Title: Enhancing Institutional Publication Data Using Emergent Open Science Services
Authors: David Walters and Christopher Daley


By publication year, we see the proportion of OA growing. Just 7.7% of works in 2016 had a Green option not taken by authors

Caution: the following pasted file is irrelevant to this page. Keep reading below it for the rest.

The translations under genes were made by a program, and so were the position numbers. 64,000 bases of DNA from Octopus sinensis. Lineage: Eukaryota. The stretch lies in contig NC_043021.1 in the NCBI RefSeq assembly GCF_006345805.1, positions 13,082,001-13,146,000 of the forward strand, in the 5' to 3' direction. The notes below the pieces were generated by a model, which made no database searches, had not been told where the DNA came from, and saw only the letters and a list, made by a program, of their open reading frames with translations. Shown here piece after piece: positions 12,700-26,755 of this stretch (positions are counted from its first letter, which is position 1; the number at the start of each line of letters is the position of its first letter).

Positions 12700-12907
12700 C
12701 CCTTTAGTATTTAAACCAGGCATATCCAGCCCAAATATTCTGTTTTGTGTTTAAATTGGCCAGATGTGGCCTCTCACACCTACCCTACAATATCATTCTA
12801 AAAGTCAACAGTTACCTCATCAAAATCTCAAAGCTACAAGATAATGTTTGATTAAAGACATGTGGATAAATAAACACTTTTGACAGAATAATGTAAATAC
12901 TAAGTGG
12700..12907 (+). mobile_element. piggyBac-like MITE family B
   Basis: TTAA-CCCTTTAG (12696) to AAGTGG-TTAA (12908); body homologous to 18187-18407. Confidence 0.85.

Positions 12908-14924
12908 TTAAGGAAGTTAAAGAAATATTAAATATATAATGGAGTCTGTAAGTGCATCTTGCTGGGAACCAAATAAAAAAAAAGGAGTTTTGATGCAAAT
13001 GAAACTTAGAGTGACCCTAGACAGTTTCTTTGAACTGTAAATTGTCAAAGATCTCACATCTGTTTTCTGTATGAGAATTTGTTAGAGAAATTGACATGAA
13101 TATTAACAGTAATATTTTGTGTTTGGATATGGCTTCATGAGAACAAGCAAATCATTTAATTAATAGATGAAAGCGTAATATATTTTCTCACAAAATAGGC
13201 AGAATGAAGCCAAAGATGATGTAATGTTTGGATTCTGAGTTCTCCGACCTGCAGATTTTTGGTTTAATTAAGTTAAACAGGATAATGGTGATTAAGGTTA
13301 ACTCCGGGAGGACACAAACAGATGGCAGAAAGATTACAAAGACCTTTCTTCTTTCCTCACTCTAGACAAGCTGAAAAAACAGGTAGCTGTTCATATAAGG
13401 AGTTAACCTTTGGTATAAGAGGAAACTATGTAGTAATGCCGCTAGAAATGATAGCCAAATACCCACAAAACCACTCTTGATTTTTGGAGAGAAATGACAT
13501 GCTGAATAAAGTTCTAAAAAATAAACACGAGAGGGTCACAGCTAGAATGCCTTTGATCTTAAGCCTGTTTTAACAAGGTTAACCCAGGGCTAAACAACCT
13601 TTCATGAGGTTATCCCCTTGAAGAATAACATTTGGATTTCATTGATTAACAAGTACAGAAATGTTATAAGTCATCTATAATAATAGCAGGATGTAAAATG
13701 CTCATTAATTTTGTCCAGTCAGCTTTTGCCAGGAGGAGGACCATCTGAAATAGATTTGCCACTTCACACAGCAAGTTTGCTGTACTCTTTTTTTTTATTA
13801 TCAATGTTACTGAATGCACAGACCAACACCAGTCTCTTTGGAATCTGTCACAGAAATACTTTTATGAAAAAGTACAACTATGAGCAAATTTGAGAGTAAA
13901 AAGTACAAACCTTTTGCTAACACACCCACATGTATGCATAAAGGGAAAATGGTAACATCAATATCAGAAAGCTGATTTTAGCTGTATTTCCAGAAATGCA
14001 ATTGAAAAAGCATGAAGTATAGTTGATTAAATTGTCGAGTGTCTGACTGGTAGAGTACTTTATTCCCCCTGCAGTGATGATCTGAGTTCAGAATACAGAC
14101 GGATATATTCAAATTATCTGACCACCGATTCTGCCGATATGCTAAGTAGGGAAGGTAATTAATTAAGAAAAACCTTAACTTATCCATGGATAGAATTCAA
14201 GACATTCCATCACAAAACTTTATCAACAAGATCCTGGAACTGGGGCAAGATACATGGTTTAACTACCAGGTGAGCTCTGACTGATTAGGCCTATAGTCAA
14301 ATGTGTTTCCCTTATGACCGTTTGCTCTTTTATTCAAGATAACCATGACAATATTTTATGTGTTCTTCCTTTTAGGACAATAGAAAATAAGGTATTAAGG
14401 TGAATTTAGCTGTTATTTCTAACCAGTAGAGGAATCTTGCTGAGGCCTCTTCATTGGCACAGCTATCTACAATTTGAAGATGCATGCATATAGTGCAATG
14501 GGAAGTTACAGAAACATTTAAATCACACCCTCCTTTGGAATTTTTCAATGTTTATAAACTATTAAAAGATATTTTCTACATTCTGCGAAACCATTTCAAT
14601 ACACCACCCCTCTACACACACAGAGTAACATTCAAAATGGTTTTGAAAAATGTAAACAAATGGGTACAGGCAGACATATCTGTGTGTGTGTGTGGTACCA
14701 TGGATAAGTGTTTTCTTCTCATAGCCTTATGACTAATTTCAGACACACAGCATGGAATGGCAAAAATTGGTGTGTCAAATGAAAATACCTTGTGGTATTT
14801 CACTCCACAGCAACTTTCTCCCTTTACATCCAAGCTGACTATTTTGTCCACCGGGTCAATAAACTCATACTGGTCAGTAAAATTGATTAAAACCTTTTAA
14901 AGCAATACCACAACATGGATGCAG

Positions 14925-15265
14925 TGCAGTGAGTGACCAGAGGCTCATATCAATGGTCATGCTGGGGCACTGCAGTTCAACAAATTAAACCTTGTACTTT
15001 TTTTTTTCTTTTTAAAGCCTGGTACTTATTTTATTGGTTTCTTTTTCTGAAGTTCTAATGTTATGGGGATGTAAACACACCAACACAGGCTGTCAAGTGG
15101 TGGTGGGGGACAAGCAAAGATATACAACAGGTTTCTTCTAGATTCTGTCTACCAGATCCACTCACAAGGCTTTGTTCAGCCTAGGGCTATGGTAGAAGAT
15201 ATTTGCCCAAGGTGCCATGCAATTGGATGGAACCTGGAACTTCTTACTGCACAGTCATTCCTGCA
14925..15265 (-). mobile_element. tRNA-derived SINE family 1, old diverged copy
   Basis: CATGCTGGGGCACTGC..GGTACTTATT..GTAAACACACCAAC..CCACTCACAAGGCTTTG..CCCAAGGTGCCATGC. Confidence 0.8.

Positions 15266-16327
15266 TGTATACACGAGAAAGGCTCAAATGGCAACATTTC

The UK open access (OA) policy landscape simultaneously preferences Gold publishing models (Finch Report, RCUK, COAF) and Green OA through repository usage (HEFCE), creating the possibility of confusion and duplication of effort for academics and support staff. Alongside these policy developments, there has been an increase in open science services that aim to provide global data on OA. These services often exist separately to locally managed institutional systems for recording OA engagement and policy compliance. The aim of this study is to enhance Brunel University London’s local publication data using software which retrieves and processes information from the global open science services of Sherpa REF, CORE, and Unpaywall. The study draws on two classification schemes; a ‘best location’ hierarchy, which enables us to measure publishing trends and whether open access dissemination has taken place, and a relational ‘all locations’ dataset to examine whether individual publications appear across multiple OA dissemination models. Sherpa REF data is also used to indicate possible OA locations from serial policies. Our results find that there is an average of 4.767 permissible open access options available to the authors in our sample each time they publish and that Gold OA publications are replicated, on average, in 3 separate locations. A total of 40% of OA works in the sample are available in both Gold and Green locations. The study considers whether this tendency for duplication is a result of localised manual workflows which are necessarily focused on institutional compliance to meet the Research Excellence Framework 2021 requirements, and suggests that greater interoperability between OA systems and services would facilitate a more efficient transformation to open scholarship.